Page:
• Rheumatoid arthritis (RA) is a chronic inflammatory disorder affecting more than just your joints.
• RA can cause fatigue, eye and joint damage, and lung problems.
• Light exercise, dietary changes, and medications are methods for managing and treating RA.
• Biologics and stem cell therapy are two experimental treatments that may benefit some individuals.
• With the right combination of treatments and lifestyle changes, you can take control of your RA and lead a healthy life.
Arthritis is a common condition that affects the joints, causing pain and swelling. There are several types of arthritis. One of the most common is rheumatoid arthritis. Here’s what you need to know about this disease.
Rheumatoid Arthritis and Its Effect on Your Body
Rheumatoid arthritis (RA) is a chronic inflammatory disorder affecting more than just your joints. RA can cause many problems, some of which may surprise you. Here are four ways RA can affect your life:
Fatigue is one of the most common symptoms of RA, affecting up to 80% of people with the condition. The exact cause of fatigue in RA is unknown, but it’s thought to be due to a combination of factors, including inflammation, anemia, and lack of sleep. Fatigue can make it difficult to perform everyday tasks and may even lead to depression. If you’re always tired, be sure to talk to your doctor about possible treatments.
Inflammation caused by RA can also affect your eyesight. Around 50% of people with RA will experience some form of an eye problem at some point during their disease. Common eye problems associated with RA include dryness, redness, and pain. In severe cases, inflammation can lead to vision loss. If you’re experiencing any eye problems, be sure to see an ophthalmologist for treatment.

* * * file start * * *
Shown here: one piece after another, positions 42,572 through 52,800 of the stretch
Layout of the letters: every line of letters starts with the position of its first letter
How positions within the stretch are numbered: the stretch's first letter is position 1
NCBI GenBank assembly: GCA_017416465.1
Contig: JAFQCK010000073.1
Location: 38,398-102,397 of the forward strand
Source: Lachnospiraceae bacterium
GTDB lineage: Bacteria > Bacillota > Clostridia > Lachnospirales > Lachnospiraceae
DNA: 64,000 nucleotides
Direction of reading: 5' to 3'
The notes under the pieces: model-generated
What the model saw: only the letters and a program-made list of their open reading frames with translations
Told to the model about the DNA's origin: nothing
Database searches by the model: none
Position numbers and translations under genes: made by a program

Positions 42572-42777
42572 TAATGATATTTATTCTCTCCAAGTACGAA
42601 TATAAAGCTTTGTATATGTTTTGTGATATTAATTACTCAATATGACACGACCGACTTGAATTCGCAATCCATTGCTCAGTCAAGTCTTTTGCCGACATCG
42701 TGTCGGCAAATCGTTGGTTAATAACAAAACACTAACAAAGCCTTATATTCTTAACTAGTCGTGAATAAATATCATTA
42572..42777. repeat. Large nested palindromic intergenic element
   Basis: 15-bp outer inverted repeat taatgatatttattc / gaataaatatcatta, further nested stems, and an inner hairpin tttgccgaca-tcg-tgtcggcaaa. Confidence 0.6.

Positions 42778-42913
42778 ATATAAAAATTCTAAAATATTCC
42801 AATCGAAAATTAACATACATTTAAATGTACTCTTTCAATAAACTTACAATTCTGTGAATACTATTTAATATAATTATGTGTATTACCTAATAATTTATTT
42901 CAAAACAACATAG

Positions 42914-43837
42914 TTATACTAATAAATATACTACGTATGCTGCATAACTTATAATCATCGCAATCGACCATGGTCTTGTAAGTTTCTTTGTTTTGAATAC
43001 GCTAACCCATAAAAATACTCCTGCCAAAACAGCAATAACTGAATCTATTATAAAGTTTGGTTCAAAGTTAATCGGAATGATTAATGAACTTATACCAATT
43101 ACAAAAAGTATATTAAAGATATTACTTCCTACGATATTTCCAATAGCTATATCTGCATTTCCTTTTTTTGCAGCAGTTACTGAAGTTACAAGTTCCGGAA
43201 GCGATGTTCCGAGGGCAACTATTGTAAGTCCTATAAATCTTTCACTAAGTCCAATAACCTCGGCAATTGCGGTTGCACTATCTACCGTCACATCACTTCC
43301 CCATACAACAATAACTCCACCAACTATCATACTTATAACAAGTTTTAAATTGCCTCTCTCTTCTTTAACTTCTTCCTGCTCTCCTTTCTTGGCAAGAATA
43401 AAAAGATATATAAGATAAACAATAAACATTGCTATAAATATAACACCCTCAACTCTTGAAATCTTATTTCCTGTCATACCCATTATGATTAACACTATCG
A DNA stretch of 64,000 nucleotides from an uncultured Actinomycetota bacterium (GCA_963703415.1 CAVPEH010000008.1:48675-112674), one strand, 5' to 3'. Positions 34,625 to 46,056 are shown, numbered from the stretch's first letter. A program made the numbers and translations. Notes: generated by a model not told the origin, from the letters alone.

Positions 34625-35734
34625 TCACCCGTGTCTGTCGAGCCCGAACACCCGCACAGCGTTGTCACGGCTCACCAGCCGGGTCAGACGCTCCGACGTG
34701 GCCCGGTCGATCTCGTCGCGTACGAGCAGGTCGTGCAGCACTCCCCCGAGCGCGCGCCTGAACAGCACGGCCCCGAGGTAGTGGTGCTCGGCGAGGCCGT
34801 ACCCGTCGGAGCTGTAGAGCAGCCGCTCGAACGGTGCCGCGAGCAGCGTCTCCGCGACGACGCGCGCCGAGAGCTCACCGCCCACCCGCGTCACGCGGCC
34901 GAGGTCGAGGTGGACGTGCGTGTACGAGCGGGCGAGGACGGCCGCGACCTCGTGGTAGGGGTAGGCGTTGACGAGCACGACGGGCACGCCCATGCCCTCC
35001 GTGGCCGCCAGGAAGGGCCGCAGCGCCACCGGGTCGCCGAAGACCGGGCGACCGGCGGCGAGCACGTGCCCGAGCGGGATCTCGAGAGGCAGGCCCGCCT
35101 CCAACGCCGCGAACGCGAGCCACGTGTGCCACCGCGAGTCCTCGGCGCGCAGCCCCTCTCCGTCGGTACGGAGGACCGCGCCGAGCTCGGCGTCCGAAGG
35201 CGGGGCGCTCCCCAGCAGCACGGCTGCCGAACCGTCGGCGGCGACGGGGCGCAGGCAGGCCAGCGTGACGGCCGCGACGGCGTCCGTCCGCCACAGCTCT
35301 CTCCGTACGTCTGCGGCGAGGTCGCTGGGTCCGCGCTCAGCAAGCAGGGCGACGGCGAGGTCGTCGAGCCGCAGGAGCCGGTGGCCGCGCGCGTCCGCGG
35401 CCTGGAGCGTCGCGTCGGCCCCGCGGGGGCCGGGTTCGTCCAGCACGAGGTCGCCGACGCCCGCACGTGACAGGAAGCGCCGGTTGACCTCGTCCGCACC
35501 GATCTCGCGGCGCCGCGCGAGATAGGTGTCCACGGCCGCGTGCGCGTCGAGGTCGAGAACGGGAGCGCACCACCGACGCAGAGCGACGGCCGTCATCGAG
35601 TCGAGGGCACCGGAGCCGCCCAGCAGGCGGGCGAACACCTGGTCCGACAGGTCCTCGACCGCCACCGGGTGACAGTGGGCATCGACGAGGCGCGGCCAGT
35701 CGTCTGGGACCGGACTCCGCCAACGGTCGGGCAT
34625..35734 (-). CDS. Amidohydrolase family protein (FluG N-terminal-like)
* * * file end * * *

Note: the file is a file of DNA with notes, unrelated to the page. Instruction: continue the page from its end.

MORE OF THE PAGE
Joint damage is one of the most well-known complications of RA. Inflammation caused by the disease can destroy the cartilage and bone within joints, leading to pain, stiffness, and deformity. Joint damage can make it difficult to perform everyday tasks such as dressing and bathing. See your doctor for treatment options if you’re experiencing joint pain or stiffness.
Although less well-known than other complications, lung problems are common in people with RA—affecting up to one-third of all patients. Inflammation caused by RA can lead to a buildup of fluid in the lungs (pleurisy), difficulty breathing (dyspnea), and even scarring of the lung tissue (pulmonary fibrosis). If you experience any respiratory problems, see your doctor for evaluation and treatment.
Managing and Treating RA
There’s no cure for RA, but there are ways to manage and treat the disease. Here are some of those ways:
People who have arthritis can’t run marathons, but light exercise can help to reduce pain, improve joint function, and increase mobility. One of the best forms of light exercise is ballroom dancing. You and your partner can enroll in a local ballroom dance lesson to help manage your RA. This can also be a social activity for both of you.
Certain foods may be able to help manage the symptoms of RA. For example, a diet rich in fruits and vegetables can help reduce inflammation and improve overall health. In addition, eating certain foods such as fatty fish and nuts can help reduce inflammation. Be sure to talk to your doctor before making any significant dietary changes.
Medications are the most common treatment for RA. Nonsteroidal anti-inflammatory drugs (NSAIDs) like ibuprofen are often prescribed to reduce inflammation and pain. Disease-modifying antirheumatic drugs (DMARDs) can also be prescribed to help slow the progression of RA. Corticosteroids are another standard treatment, but they should only be used for short periods due to their potential side effects.
There are also some experimental treatments available for RA. Here are some of them:
One of the latest treatments for RA is biologics. These are medications made of proteins that target specific parts of the immune system and help reduce inflammation.
Stem Cell Therapy
Stem cell therapy is another experimental treatment option involving using stem cells to replace damaged joint tissue and potentially slow the progression of RA. It’s a promising therapy, but more research is needed to confirm its long-term effectiveness.
Rheumatoid arthritis can significantly impact your life, but it doesn’t have to be debilitating. You can manage your symptoms and lead an active life with the right treatment plan. First, talk to your doctor about what options are available for you. Don’t be afraid to seek alternative treatments, such as acupuncture or yoga. With the right combination of treatments and lifestyle changes, you can take control of your RA and live a whole life.